Matthew Stafford can’t pass on complimenting Rams’ versatile receiving corps
He broadened his knowledge of coach Sean McVay’s offense. Timing with receivers and other skill players began to come together. Teammates now have a feel for their new leader.
But Rams quarterback Matthew Stafford said Wednesday that when he arrived in Southern California for offseason workouts — after 12 seasons with the Detroit Lions — he did so without specific expectations about how the first phase of his transition would unfold.
“I just showed up here, tried to be myself every single day, know I was going to make mistakes, try to get better along the way,” Stafford told reporters after the team’s penultimate minicamp workout, “and then I’ll try to do that for as long as I’m in this uniform.”
Stafford, acquired in a January trade for quarterback Jared Goff and two first-round draft picks, will practice in front of Rams fans Thursday at SoFi Stadium. Stafford, 33, will use the final workout to familiarize himself with sight lines, the scoreboard and play clocks in the $5-billion Inglewood stadium.
“All that kind of stuff you’ve got to get used to at a home stadium,” he said during a videoconference.
After Thursday’s workout, the Rams will break for summer and reconvene for training camp in late July. Stafford said he would continue to work with teammates during player-organized throwing sessions.
DeSean Jackson has been in a Sean McVay offense before, so once he gets acclimated with quarterback Matthew Stafford he is certain the Rams offense is going to be great.
Trying to get in sync as much as we possibly can be heading into training camp,” Stafford said. “Trying to really just dive in and make sure that when we come back, I’m ready to lead this thing and go.”
Receivers Robert Woods, Cooper Kupp, DeSean Jackson, Van Jefferson and rookie Tutu Atwell will be among Stafford’s principal targets in an offense that is expected to approach or surpass production that characterized the 2017 and 2018 seasons.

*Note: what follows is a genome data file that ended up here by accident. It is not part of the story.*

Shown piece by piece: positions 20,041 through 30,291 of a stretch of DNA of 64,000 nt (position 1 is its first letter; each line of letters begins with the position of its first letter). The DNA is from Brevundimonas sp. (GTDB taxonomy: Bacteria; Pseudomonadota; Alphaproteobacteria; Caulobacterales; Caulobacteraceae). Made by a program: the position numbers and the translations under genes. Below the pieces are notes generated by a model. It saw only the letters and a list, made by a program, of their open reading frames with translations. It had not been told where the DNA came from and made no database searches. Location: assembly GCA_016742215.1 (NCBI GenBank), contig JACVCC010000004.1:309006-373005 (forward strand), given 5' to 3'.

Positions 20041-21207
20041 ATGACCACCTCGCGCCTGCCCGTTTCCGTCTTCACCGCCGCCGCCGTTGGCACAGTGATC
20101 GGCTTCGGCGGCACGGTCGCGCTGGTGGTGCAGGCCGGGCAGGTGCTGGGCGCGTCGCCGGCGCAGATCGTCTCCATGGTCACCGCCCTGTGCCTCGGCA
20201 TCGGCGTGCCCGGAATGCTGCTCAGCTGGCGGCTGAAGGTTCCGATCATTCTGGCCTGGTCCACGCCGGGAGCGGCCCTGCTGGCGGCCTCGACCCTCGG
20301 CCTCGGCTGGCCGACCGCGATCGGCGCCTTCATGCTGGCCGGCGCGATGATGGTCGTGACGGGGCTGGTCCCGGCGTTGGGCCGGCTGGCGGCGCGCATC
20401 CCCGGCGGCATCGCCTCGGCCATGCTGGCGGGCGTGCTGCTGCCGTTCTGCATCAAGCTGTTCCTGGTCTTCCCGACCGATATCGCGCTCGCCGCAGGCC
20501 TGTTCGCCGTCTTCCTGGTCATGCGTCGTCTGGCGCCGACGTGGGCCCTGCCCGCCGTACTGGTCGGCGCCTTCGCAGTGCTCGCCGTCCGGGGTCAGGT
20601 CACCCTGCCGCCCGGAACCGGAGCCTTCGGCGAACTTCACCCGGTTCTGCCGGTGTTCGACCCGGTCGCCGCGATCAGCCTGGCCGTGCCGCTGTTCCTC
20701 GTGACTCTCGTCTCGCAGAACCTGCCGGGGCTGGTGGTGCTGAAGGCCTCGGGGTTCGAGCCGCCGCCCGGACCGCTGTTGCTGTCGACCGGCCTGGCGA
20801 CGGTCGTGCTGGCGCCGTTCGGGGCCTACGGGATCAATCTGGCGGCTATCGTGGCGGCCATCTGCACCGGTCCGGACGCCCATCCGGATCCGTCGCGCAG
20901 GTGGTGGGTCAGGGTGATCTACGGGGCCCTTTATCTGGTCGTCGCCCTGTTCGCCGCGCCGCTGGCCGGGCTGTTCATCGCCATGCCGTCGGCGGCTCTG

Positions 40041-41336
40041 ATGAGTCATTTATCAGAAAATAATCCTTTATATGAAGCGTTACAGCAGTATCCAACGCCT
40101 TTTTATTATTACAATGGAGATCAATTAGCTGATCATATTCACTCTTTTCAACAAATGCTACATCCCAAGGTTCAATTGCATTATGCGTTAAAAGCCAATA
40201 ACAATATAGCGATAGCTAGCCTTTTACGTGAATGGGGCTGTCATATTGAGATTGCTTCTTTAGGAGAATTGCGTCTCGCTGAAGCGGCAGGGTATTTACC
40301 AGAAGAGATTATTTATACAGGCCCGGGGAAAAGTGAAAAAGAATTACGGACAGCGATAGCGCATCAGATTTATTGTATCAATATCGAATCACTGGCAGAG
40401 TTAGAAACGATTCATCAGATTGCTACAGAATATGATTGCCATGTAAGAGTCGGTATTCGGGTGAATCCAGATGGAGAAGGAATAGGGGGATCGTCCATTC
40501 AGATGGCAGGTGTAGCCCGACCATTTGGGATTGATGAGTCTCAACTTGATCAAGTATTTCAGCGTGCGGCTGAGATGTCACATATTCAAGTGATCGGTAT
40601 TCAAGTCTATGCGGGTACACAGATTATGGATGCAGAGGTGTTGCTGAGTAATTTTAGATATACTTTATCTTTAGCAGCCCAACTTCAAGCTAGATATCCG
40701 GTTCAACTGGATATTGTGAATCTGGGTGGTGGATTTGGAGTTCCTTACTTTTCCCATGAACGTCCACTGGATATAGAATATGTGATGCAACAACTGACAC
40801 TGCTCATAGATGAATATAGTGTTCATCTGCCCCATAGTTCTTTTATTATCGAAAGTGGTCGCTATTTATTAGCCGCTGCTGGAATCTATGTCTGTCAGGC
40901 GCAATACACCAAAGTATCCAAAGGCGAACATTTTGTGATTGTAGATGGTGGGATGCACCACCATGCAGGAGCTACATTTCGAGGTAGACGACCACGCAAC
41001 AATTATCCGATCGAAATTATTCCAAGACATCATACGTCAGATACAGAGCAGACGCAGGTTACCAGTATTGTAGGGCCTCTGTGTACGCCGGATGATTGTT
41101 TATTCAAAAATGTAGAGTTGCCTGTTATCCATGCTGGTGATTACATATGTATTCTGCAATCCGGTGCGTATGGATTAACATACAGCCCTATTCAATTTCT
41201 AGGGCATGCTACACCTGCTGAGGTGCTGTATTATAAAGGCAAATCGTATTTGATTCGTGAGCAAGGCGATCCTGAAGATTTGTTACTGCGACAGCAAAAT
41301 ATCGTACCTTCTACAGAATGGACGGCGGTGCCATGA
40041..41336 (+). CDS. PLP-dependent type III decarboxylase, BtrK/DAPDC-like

After two weeks of organized-team activities and the minicamp, Stafford was impressed.
“We’ve got a lot of talented guys in that group,” he said. “Some veteran guys that know what they’re doing and some young guys that are learning quickly as well.”
Woods, a ninth-year pro, is a “proven player,” Stafford said.
“He does a great job of slash running after he catches the football,” Stafford said, “He’s really smooth in and out of his breaks.”
Rams receiver Cooper Kupp said he suffered a “de-gloving injury” last season, called a Morel-Lavalle’e lesion, in which skin and tissue separate from underlying tissue.
Kupp, entering his fifth NFL season, caught Stafford’s attention with his understanding of defenses.
“It’s something, as a quarterback, that is a lot of fun to have, a guy out there you know is thinking and seeing the game the same way that you are,” Stafford said.
Jackson, 34, shows no sign of slowing down after 13 seasons, the last two in Philadelphia marred by injuries.
“He still has the long speed that I see,” Stafford said. “He’s running great.”
Stafford said Jefferson, a second-year pro, has size to create mismatches and speed to separate from defenders. The speedy Atwell catches the ball away from his body well.
Jefferson, 24, first met Stafford in 2009. Stafford was selected No. 1 overall in the draft by the Lions, who employed his father, Shawn Jefferson, as a receivers coach.
“He remembered me from being a little kid,” Jefferson said, adding that it was “ironic” their paths crossed again.
Jefferson said Stafford and the receivers were getting more comfortable.
Rams defensive players also have welcomed the opportunity to be tested by Stafford.
“Very experienced, very seasoned, so he knows how to manipulate safeties’ eyes — all that stuff,” third-year safety Taylor Rapp said, adding that Rams defensive backs are “always trying to compete against the best.
Despite evidence of cognitive issues, ex-NFL safety Toi Cook was denied compensation without explanation. Did a banned practice have something to do with it?
“To be able compete against him in practice, and all of training camp, that’s something that we’re looking forward to.”
When training camp opens at UC Irvine, Stafford will begin preparing for a season that marks a new beginning. Stafford led the Lions to the playoffs three times but never won a postseason game.
Now he will lead a team that is expected to contend for a berth in the Super Bowl, which will be played at SoFi Stadium.
Stafford is looking forward to the next phase of his career.
“I know I have a big challenge in front of me, to make sure that I’m leading this team as best as I possibly can,” he said. “All they want from me is to play at a high level and do things the right way, so that’s what I’m going to try and do.”
Go beyond the scoreboard
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